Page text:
The human CRC cell lines SW480 and HCT116 were obtained from the Cell Bank of Type Culture Collection of the Chinese Academy of Sciences (Shanghai, People’s Republic of China). Both cell lines are regularly authenticated on the basis of viability, recovery, growth, morphology, and chemical response, most recently confirmed 3–4 months before use. Both cell lines were cultured in RPMI 1640 medium supplemented with 10% FBS with 1% penicillin–streptomycin (CellGro; Corning Incorporated, Corning, NY, USA) in humidified air with 5% CO2 at 37°C.
Lupeol was purchased from Sigma-Aldrich Co. (St Louis, MO, USA) and dissolved in dimethyl sulfoxide (DMSO) at a concentration of 2.4×10−2 mol/L as a stock solution. The solution was diluted to give a final DMSO concentration of 0.1% (v:v) and stored at −80°C. The control groups contained DMSO at this concentration. Cyclin A2 (ab38) and claudin 1 (ab15098) antibodies were purchased from Abcam (Cambridge, UK). β-Catenin (AF0066) and cyclin D1 (AF853) antibodies were bought from Beyotime (Haimen, People’s Republic of China). GAPDH (sc47724), cMyc (sc40), and β-actin (sc8432) antibodies were purchased from Santa Cruz Biotechnology Inc. (Dallas, TX, USA). TCF4 (2565s), p53 (9282), Bcl2 (2872), antirabbit IgG (H+L, 4412), and antimouse IgG (H+L, 8890) antibodies were bought from Cell Signaling Technology (Danvers, MA, USA). Antirabbit (sc2004) and antimouse (sc2005) IgG–HRP-conjugated secondary antibodies were purchased from Santa Cruz Biotechnology Inc. Trizol reagent was bought from Thermo Fisher Scientific (Waltham, MA, USA).
Cell viability was determined using CCK8 (Beyotime, Shanghai, People’s Republic of China). Cells (104 per well) were seeded into a 96-well plate in 100 μL RPMI 1640 supplemented with 10% FBS and allowed to adhere overnight. After treatment with lupeol at various concentrations for 24 and 48 hours, 10 μL CCK8 solution was added to each well of the plate. Plates were incubated at 37°C for 1 hour, after which absorbance at 450 nm was measured using a microplate reader (BioTek, Winooski, VT, USA). All experiments were performed in triplicate and repeated at least three times.
Cells (2×105) were stained with fluorescein isothiocyanate-conjugated anti-annexin V antibody, which was labeled in combination with propidium iodide (PI) according to the manufacturer’s protocol (KeyGen Biotech, Nanjing, People’s Republic of China), then analyzed by fluorescence-activated cell sorting (BD, Franklin Lakes, NJ, USA). The cell-death percentage corresponded to annexin V+–PI+ cells. The apoptotic cell-death percentage was represented by annexin V+–PI−-stained cells.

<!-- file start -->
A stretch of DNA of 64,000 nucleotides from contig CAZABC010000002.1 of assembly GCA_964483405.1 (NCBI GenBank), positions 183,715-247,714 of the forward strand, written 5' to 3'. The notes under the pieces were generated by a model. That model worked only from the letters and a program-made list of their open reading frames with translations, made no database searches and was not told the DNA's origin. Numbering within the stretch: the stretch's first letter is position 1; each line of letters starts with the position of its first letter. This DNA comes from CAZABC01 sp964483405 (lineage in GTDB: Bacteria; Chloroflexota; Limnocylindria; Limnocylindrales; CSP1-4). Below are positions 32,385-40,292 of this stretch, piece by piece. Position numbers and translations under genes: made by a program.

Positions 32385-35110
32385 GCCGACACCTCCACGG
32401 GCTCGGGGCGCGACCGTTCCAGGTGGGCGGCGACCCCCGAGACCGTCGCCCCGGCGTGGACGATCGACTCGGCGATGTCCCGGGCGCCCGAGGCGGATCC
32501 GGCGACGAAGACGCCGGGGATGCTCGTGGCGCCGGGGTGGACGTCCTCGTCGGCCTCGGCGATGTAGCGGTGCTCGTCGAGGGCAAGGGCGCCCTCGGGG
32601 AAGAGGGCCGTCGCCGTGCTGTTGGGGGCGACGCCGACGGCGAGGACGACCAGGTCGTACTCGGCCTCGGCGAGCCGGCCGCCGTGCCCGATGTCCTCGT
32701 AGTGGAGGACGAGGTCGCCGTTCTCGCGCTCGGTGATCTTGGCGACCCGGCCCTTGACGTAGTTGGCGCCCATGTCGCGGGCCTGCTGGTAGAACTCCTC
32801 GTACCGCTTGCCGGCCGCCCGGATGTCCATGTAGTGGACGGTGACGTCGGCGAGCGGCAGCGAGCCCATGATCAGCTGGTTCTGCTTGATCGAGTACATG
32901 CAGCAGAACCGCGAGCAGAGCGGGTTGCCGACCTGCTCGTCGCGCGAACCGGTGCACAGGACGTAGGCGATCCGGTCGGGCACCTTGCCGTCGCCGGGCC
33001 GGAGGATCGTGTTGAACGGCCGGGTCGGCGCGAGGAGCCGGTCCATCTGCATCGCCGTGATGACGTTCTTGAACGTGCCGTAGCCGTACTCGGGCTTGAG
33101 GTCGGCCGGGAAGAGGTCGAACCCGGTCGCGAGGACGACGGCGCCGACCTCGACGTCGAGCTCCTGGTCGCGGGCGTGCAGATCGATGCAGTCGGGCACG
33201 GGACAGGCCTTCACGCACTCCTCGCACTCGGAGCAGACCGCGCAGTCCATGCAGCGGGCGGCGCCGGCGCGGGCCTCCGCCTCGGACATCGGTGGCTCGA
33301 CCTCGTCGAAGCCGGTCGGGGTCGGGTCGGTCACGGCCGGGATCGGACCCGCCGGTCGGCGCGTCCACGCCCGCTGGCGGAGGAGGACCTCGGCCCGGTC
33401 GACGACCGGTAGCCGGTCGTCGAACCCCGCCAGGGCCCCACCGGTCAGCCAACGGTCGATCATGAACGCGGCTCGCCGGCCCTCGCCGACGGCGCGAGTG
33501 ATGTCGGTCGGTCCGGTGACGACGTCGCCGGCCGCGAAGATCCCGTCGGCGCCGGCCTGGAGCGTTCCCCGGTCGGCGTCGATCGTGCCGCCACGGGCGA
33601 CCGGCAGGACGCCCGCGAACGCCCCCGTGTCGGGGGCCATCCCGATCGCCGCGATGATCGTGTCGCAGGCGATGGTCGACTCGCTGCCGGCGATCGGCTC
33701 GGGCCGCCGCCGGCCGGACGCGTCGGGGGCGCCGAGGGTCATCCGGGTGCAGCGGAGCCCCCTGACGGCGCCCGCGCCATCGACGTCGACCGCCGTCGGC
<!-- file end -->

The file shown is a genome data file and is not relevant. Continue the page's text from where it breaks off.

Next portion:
Cells (2×105) were cultured in each well of six-well plates till 60% confluent with normal culture medium. Cells were synchronized by replacing the medium containing 0.1% FBS for 12 hours to arrest them in the G0 phase of the cell cycle, after which they were treated with or without lupeol in RPMI 1640 complete media for 24 hours. Cells were trypsinized thereafter, washed twice with cold PBS, and centrifuged at 1,500 rpm. For cell-cycle analysis, cells were fixed in prechilled 70% ethanol overnight at 4°C. Cells were centrifuged at 1,500 rpm for 5 minutes, pellets washed twice with cold PBS, suspended in 500 μL PBS, and incubated with 5 μL RNase (Takara, Kusatsu, Japan) at 37°C for 30 minutes. Cells were chilled over ice for 10 minutes and stained with PI staining solution (PI 50 mg/mL, RNase A 10 mg/mL, and 0.1% Triton X-100; Sigma-Aldrich Co.) for 1 hour and analyzed by FlowJo version 10 flow cytometry.
In vitro cell migration was determined following the manufacturer’s instructions. Cells (5×104) were seeded in each chamber and left for 24 hours. The stoppers used to create the migration zone were removed after 24 hours, and cells washed with PBS twice to remove any unattached cells. Fresh RPMI 1640 complete medium (100 μL) with lupeol or DMSO was added to each well. Cells were allowed to migrate into the migration zone. After incubation with the transwell assay for 48 hours, cells on both the inside and outside of the seeded plate were fixed with 4% formalin, then transferred to 100% methanol, and finally stained with crystal violet at room temperature in the dark. They were washed again, then noncrossing cells were scraped off with a cotton swab (PBS-wetted). Cells were fluorescently stained with CellTracker green (Thermo Fisher Scientific). Fluorescent signals were measured using a microplate reader (Synergy HT; BioTek) with 492 nm excitation and 517 nm emission filters.
Reverse-transcription and real-time polymerase chain reaction
In this reaction, 2 μg total RNA was reverse-transcribed with random primers and SuperScript IV reverse transcriptase according to the user’s manual (Thermo Fisher Scientific). The reaction was performed with incubation at 42°C for 1 hour, and the enzymes were subsequently inactivated by incubation at 85°C for 5 minutes. cDNA was used for real-time PCR analysis with gene-specific primers, and gene expression was detected using a Fast SYBR green master mix (Thermo Fisher Scientific). RNA expression was normalized to that of GAPDH (ΔCt = target RNA Ct − GAPDH Ct). Individual primers used in this study were: CTNNB1-F: 5′-CATCTACACAGTTTGATGCTGCT-3′, R: 5′-GCAGTTTTGTCAGTTCAGGGA-3′; TCF4-F: 5′-GGCTATGCAGGAATGTTGGG-3′, R: 5′-GTTCATGTGGATGCAGGCTAC-3′; MYC-F: 5′-GTCAAGAGGCGAACACACAAC-3′, R: 5′-TTGGACGGACAGGATGTATGC-3′; CCND1-F: 5′-GCTGCGAAGTGGAAACCATC-3′, R: 5′-CCTCCTTCTGCACACATTTGAA-3′; CCNA2-F: 5′-GGATGGTAGTTTTGAGTCACCAC-3′, R: 5′-CACGAGGATAGCTCTCATACTGT-3′; CLDN1-F: 5′-AGCACCGGGCAGATACAGT-3′, R: 5′-GCCAATTACCATCAAGGCTCG-3′; and GAPDH-F: 5′-GGAGCGAGATCCCTCCAAAAT-3′, R: 5′-GGCTGTTGTCATACTTCTCATGG-3′.
Western blot analysis